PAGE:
Apparel Students Create Insect Costumes to Celebrate Halloween

Kiana Roppe

Students within the apparel, merchandising and design major were given the opportunity to take a class about costuming this semester. The class focused on creating original insect costumes to be showcased at the Reiman Gardens Halloween tradition called “Spirits in the Gardens.”

The event catered to young children who were able to make crafts, play games like pumpkin bowling and go trick-or-treating through the gardens. The event itself took place on Saturday and Sunday from 4 to 7 p.m.

To create all of the costumes needed for the event, the students in the class were divided into six teams. Each team was assigned an insect to create a costume. The possible insects included a praying mantis, a bee, a butterfly, a dragonfly, a grasshopper and a ladybug. The main guidelines for the costumes were that they had to be kid-friendly as well as functional so that the dancers who wore them would be able to move around and interact with the children.

Courtney Carson, senior in apparel, merchandising and design, and her teammates were assigned the task of making a grasshopper costume. Her team began by doing research to find images of a grasshopper and how it could be perceived as a personality. They decided to make the grasshopper have a dapper gentleman persona similar to that of Jiminy Cricket in Disney’s “Pinocchio.”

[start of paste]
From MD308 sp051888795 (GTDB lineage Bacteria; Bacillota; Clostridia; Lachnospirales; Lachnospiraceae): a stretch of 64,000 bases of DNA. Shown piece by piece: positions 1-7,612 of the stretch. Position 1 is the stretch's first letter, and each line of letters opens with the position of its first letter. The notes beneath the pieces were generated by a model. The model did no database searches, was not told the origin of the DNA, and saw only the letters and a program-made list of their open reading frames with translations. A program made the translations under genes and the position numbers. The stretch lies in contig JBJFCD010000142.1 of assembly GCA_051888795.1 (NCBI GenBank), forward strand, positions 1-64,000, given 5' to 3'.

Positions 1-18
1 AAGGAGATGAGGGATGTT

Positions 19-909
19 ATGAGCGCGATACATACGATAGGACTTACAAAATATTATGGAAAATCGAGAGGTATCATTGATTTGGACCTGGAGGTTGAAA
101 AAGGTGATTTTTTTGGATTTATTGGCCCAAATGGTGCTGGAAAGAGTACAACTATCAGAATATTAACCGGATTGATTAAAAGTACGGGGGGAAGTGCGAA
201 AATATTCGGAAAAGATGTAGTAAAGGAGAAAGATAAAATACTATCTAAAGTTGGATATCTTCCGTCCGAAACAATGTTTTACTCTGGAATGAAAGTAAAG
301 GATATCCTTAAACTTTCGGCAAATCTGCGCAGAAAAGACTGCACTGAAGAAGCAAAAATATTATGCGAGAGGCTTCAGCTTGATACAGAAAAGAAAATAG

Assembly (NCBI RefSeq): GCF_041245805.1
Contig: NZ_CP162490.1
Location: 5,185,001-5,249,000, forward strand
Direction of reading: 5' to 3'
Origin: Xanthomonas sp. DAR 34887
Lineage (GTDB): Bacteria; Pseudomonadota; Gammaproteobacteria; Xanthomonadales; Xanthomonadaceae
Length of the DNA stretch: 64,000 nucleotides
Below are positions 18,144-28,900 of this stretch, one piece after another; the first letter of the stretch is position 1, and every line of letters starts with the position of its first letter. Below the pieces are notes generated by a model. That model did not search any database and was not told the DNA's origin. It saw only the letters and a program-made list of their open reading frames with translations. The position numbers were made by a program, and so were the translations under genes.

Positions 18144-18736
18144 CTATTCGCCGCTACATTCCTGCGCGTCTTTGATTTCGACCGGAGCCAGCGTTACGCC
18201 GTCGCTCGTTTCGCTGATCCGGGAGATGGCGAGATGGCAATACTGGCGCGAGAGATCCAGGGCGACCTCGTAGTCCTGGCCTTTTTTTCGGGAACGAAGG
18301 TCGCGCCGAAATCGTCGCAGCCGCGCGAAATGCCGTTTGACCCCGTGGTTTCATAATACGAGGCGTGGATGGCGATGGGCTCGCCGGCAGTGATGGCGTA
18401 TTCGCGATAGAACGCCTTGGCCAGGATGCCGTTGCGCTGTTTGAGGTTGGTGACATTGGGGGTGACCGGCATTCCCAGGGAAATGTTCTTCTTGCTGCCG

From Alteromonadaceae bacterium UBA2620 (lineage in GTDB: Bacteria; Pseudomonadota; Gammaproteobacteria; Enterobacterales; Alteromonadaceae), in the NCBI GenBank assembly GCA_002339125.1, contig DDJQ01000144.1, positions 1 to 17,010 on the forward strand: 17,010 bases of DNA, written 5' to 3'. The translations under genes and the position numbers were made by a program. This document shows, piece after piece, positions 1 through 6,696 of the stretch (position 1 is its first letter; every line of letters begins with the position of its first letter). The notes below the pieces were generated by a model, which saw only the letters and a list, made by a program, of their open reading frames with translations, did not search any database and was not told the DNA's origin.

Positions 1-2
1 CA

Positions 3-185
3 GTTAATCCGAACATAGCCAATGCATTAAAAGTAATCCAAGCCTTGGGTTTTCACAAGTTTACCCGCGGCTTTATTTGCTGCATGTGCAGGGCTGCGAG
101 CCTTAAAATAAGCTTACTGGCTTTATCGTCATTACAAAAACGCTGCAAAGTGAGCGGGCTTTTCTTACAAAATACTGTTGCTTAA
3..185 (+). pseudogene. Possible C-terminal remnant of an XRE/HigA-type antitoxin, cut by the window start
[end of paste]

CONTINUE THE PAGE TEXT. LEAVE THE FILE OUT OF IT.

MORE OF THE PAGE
Once they had the concept, they began by sketching the design to include specific elements that are characteristic of a real grasshopper like hind legs and wings. Then they split up within the group to focus on certain areas of construction.

Each design and costume went through a series of reviews before the product was considered finished. Although students are apt at making ready-to-wear clothing, most had not had a lot of experience making costumes before the class.

“I had to switch gears a bit in order to learn how to think outside of the box and use unconventional materials in a whole new way,” Carson said.

The students had a tight budget, so they learned to use cheap materials like yardsticks and camping pads. They worked hard as a team to make each costume look and function as they had originally intended, and even though it was a daunting task at times, the students were able to finish all six insect costumes with accuracy.

Katelyn Hall, freshman in apparel, merchandising and design, is interested in taking classes to learn more about costuming so she could possibly pursue a career as a costume designer. She was able to attend “Spirits in the Gardens” this past weekend.

“I was amazed at the ingenuity of the designers, the way they used their materials to create costumes that moved with the dancers. The intricate detailing was astounding, and it was terrible to think that the costumes would only be shown for two nights,” Hall said.

This seminar class is offered yearly, but the theme changes every time. Even though this was the only time that the class has made clothes for Reiman Gardens, Carson recommends that students take a similar costuming course if the opportunity arises.